AdWords changes present another problem for accounts that aren’t being actively managed.
Google’s common practice in AdWords is to announce changes and then assign a deadline for account adjustments.
If you miss the deadline, it’s possible Google will make adjustments on your behalf.
However, the adjustments Google makes for you often aren’t ones you would choose yourself — putting you at a further disadvantage.
5. Missed Opportunities
It’s heartbreaking to open up a client account that’s been left unmonitored and discover missed opportunities.
This most often happens with elements we’ve been testing.
For example, we often test different headlines to see how they perform.
Sometimes, they all perform similarly.
But other times, one headline dramatically outperforms the others.
But because the account wasn’t being managed, this finding wasn’t acted on — and the opportunity was lost.
6. Entrenched Competitors
Clients may decide to pause their campaigns or let them run unsupervised.
But that doesn’t mean their competitors will do the same.
As a result, these clients have to make up a lot of ground when they decide to advertise again.
And they may never catch up with their competitors.
7. Higher Costs per Clicks
When an account is shut down entirely for weeks or months, it’s not unusual to experience higher costs per click when we reopen the account again.
We experienced this recently with a client.
The client decided to stop running all campaigns from September to December 2017.
As you can see in the following August 2017 report, the cost per click was $134 with an average position of 2.0. It was also the top converting campaign.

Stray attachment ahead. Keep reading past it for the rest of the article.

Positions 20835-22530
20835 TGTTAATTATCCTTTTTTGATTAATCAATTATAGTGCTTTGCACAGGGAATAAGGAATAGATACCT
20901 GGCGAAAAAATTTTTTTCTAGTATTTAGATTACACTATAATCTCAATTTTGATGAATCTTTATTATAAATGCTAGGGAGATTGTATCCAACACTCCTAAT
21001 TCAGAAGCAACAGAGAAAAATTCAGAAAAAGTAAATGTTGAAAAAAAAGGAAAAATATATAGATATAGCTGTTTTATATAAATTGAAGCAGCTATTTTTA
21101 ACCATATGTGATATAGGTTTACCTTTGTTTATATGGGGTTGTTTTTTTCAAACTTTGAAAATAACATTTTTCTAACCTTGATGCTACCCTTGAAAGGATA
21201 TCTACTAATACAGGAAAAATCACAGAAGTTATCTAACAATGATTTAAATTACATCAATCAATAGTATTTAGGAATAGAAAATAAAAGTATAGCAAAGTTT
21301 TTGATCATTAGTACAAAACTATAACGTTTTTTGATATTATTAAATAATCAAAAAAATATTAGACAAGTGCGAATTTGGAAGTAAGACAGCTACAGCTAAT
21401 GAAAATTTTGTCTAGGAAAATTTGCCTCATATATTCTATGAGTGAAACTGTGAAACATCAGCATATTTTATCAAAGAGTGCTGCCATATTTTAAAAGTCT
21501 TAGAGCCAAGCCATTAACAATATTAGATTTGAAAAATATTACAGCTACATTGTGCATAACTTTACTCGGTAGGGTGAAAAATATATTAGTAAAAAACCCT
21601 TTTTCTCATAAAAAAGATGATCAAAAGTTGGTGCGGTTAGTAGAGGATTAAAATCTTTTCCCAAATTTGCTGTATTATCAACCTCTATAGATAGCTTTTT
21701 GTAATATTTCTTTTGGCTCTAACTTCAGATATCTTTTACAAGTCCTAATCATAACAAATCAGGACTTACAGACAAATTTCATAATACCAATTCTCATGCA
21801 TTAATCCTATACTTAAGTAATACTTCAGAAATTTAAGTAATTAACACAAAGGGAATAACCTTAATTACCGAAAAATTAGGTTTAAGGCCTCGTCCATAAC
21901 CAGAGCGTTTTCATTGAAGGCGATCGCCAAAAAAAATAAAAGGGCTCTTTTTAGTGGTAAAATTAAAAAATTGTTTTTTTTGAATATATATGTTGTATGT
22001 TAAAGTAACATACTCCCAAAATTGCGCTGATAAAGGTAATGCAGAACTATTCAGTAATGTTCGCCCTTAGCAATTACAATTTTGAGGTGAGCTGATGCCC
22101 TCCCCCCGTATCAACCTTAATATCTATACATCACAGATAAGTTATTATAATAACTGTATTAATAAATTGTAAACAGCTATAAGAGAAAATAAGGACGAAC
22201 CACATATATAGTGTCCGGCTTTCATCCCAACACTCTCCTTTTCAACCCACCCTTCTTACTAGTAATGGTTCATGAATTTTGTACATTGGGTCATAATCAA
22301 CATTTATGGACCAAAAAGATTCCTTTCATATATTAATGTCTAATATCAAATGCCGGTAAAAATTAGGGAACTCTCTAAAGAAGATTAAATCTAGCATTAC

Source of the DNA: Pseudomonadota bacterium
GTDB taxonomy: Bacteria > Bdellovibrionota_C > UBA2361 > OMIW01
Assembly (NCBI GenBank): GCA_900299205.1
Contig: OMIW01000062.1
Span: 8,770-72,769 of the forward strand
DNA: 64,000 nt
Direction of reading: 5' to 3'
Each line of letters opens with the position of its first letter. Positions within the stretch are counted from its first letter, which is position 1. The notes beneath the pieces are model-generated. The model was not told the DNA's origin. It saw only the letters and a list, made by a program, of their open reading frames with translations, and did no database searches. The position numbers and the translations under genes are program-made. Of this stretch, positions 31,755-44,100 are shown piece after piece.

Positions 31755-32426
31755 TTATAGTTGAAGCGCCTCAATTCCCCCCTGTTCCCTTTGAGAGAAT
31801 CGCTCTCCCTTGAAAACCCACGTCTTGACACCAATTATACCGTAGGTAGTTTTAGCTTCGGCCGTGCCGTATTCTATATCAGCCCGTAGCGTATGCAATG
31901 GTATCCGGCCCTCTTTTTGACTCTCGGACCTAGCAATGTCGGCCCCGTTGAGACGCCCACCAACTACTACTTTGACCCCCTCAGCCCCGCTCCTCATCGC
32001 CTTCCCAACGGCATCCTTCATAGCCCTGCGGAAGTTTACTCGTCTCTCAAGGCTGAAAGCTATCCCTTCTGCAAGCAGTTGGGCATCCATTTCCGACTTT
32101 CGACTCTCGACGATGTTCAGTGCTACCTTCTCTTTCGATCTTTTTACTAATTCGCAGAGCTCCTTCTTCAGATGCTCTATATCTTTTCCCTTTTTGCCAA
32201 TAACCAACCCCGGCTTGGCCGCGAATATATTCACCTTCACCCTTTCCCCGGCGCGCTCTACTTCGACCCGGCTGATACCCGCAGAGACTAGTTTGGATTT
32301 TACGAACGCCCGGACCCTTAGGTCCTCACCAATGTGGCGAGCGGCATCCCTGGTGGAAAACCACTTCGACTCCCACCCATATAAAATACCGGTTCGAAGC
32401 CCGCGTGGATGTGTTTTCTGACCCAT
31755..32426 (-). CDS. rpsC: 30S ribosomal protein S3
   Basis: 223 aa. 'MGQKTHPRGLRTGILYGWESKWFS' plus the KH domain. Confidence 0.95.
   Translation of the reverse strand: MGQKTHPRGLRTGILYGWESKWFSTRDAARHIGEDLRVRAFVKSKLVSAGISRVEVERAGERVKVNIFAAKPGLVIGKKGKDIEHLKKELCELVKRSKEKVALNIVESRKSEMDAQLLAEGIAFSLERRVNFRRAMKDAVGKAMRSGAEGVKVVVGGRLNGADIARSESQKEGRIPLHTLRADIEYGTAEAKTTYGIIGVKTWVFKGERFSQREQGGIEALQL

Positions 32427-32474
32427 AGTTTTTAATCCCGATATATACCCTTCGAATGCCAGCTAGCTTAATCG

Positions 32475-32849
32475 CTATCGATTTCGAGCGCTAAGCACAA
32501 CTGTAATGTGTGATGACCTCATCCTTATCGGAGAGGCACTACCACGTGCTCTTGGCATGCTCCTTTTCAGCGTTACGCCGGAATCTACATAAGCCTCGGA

But in January 2018, the cost per click was $325 with an average position of 2.1!
In other words, in January the cost per click was more than double – for a lower position!
Anything they may have saved in management and account fees in those few months was quickly eaten up by the higher clicks per cost.
8. Sluggish Click Volumes
Another reason not to shutter your PPC accounts is slow click volume.
In some cases, we’ve experienced much lower click volumes when we’ve reopened accounts clients had opted to close.
Alternatives to Shutting Down Your AdWords Account
Given the negative consequences of neglecting PPC management or shutting down accounts entirely, it should be a last resort.
A better approach is to step back and take a broader view of what’s happening.
Maybe there’s something more fundamental going on with your business that needs to be addressed.
For example, if you’re feeling overwhelmed by the number of leads coming in, then maybe this is an opportunity to grow your business. Maybe it’s time to expand your sales team?
Or if you’re struggling to keep up with order fulfillment, then maybe you need to make changes to your production process.
Regardless, before you take the drastic step of stopping PPC altogether, have an honest conversation with your agency. See what they suggest. They may have an alternative solution you haven’t considered!
So take a serious look at what else you can do before you decide to ignore or shut down your accounts.
Otherwise, you may end up spending more than you saved in the first place.
And you risk losing ground to competitors and missing out on opportunities that won’t come around again.
This article was originally published in Search Engine Journal.